Oberlin Conservatory is a complex of four contiguous buildings: Bibbins Hall, the Central Unit, Robertson Hall, and the Bertram and Judith Kohl Building.
The Oberlin Conservatory complex of today traces its roots to the early 1960s. Its signature structure and main classroom building, Bibbins Hall, was designed by noted architect Minoru Yamasaki, who later mimicked its appearance in his best-known creation, the former World Trade Center in New York City.
Constructed in 1963, Bibbins Hall was the first of three contiguous buildings, all designed by Yamasaki, that form the heart of the conservatory. It was followed in 1964 by the Central Unit, with its large-ensemble rehearsal rooms, Warner Concert Hall, and conservatory library; and Robertson Hall, which boasts 150 practice rooms with windows.
The sleek and modernistic Bertram and Judith Kohl Building opened in 2010. The building houses jazz studies, composition, musicology, and music theory. Earning a Leadership in Energy and Environmental Design (LEED) Gold designation from the U.S. Green Building Council, the Kohl Building is a cornerstone of Oberlin’s commitment to environmentally sustainable building practices.
In 2016, the conservatory opened the William and Helen Birenbaum Innovation and Performance Space, a club-like, subterranean venue at the Peter B. Lewis Gateway Center that is dedicated to interdisciplinary classroom experiences by day and conservatory performances by night. The space occupies the lower level of the Hotel at Oberlin. The Birenbaum and the Gateway Center share LEED Platinum status.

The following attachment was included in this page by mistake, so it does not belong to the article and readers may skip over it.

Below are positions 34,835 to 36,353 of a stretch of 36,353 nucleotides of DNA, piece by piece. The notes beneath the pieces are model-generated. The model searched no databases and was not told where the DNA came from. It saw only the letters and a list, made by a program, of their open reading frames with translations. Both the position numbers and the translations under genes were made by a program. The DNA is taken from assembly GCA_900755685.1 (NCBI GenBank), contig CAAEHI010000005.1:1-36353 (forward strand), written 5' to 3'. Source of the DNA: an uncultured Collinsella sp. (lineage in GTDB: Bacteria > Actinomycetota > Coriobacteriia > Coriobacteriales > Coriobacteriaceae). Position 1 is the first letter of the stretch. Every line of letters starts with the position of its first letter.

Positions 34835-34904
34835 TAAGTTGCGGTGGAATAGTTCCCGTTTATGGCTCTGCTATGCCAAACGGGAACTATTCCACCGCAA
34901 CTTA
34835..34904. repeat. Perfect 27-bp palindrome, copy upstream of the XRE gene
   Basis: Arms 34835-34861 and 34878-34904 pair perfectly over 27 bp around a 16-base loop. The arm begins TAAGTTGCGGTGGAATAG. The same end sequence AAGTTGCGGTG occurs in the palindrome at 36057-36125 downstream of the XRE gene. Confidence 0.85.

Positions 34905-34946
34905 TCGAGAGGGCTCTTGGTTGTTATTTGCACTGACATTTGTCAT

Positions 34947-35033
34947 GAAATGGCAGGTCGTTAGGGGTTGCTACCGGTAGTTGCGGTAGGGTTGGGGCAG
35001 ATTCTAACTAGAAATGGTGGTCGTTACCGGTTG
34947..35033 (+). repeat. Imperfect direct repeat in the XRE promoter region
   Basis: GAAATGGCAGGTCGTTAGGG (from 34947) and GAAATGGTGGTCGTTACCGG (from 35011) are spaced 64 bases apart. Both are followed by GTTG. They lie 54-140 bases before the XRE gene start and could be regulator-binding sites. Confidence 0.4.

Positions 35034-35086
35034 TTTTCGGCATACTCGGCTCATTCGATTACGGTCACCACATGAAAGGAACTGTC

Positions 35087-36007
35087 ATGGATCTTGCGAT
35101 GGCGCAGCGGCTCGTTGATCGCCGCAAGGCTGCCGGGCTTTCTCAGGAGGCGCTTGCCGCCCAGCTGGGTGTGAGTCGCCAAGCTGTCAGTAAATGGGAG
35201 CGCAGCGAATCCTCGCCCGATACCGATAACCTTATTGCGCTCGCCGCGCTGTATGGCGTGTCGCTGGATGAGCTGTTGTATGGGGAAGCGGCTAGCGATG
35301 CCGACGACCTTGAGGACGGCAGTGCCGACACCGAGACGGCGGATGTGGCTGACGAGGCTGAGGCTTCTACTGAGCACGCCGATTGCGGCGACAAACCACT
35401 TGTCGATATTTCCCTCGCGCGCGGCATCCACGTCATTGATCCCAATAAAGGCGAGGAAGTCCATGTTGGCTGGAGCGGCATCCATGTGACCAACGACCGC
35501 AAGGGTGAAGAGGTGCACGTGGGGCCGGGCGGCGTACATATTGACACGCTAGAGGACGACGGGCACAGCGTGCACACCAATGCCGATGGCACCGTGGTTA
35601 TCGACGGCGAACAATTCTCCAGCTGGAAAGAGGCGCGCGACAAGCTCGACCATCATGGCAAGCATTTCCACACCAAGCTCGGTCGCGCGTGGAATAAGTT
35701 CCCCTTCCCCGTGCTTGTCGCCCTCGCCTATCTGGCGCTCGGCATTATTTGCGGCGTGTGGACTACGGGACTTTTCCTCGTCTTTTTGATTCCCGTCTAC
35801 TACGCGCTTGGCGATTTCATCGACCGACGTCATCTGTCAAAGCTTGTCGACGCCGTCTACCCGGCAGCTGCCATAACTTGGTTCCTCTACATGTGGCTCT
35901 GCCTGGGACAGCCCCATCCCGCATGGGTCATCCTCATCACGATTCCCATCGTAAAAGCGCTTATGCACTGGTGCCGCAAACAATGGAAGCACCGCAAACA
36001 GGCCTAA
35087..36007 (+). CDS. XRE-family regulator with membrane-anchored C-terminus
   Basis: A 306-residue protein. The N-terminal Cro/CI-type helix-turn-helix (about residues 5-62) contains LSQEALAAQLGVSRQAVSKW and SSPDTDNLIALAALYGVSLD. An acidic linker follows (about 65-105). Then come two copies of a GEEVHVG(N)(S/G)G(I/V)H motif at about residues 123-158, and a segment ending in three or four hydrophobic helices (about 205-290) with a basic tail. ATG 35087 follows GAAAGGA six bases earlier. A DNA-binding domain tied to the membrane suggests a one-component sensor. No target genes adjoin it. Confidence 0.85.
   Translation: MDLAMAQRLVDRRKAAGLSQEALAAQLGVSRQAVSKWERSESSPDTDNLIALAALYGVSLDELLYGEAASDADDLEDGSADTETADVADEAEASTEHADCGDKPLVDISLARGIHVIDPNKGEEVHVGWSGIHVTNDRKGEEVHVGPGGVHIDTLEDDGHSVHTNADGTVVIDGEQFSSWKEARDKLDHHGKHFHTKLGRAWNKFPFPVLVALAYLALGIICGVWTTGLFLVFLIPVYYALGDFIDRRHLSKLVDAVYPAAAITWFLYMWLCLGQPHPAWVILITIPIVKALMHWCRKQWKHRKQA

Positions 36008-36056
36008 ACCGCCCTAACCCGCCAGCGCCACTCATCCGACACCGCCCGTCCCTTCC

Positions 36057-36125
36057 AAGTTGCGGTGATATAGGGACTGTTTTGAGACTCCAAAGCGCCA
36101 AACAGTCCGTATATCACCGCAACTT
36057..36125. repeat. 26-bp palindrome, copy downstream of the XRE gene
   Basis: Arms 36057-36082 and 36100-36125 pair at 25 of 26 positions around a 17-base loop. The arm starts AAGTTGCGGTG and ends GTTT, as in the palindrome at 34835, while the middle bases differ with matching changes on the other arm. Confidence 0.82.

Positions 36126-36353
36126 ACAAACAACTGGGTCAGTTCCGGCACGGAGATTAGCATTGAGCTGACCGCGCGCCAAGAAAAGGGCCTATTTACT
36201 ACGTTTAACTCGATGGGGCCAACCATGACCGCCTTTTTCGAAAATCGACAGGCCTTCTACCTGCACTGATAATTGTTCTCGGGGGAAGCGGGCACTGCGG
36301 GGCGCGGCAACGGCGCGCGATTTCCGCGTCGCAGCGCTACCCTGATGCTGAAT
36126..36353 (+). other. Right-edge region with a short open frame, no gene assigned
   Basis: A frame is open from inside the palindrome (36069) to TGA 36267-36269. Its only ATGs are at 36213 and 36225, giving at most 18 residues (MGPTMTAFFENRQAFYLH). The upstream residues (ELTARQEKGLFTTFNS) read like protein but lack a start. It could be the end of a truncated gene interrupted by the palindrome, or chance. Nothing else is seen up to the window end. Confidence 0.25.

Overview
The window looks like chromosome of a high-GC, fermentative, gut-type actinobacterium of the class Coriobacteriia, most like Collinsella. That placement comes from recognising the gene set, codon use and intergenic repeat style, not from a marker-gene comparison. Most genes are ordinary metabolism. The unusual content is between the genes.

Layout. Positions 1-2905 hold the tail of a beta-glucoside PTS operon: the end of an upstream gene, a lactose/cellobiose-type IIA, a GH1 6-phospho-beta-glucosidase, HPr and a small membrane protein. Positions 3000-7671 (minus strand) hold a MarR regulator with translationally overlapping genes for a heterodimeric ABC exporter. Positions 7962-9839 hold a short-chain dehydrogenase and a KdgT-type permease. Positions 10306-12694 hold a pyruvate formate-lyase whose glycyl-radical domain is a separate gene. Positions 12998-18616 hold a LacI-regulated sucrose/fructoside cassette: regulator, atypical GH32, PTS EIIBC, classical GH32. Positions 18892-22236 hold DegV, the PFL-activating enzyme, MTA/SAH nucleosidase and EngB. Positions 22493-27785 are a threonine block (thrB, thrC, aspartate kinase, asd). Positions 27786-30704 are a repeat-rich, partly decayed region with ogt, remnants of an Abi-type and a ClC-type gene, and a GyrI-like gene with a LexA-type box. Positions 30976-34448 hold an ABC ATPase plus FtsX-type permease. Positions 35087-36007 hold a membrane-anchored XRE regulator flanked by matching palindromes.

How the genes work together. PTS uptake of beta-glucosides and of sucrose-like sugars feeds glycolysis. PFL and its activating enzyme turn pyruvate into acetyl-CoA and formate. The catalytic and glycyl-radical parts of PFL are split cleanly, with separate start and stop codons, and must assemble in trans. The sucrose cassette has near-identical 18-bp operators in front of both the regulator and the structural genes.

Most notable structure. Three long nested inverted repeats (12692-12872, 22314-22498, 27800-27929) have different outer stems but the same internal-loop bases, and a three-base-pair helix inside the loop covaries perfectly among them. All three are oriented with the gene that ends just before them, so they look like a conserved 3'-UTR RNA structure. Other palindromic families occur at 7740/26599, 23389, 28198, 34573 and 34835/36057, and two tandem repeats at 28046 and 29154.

A first stop for many prospective conservatory students is the Conservatory Annex, which sits adjacent to Bibbins Hall on College Street. It houses the conservatory’s admissions and communications offices, in addition to other meeting spaces and administrative offices. Performance spaces used by the conservatory are situated throughout campus and include Finney Chapel, Fairchild Chapel, and Cat in the Cream coffeehouse.
Created in 1963, Bibbins Hall was designed by noted architect Minoru Yamasaki, who later mimicked the look of Bibbins in his best-known creation, the former World Trade Center in New York City.
Inside are faculty studios, classrooms, and David H. Stull Recital Hall. Private instruction, ensemble coaching, and classroom instruction take place in this building. Bibbins also houses the Office of the Dean of the Conservatory, a distance learning room, the Technology in Music and Related Arts (TIMARA) complex, and the piano technology shop.
This hub within the main complex houses Kulas Recital Hall and Warner Concert Hall, the conservatory library, the student lounge, student instrument lockers, and large rehearsal rooms.
Oberlin’s main practice building boasts 150 practice rooms—all with windows and most with Steinway pianos—as well as reed-making rooms, the Kulas Organ Center, the Schoepfle Vocal Arts Center, dedicated large-instrument rooms, and the conservatory’s Office of Professional Development.
Kohl houses the conservatory’s exemplary jazz studies division and programs in composition, musicology, and music theory. The building features Clonick Hall, a superior recording studio, and the largest privately held jazz recording collection in the United States.
The building also honors Wendell Logan, professor of African American music and founder and chair of the jazz studies program, who died in 2010.
The Conservatory Annex houses the admissions and communications offices, in addition to other meeting spaces and administrative offices.
Built in 2016, this club-like venue in the lower level of the Hotel at Oberlin accommodates more than 100 guests. By day the Birenbaum serves as a teaching space; by night it features conservatory performances and special events.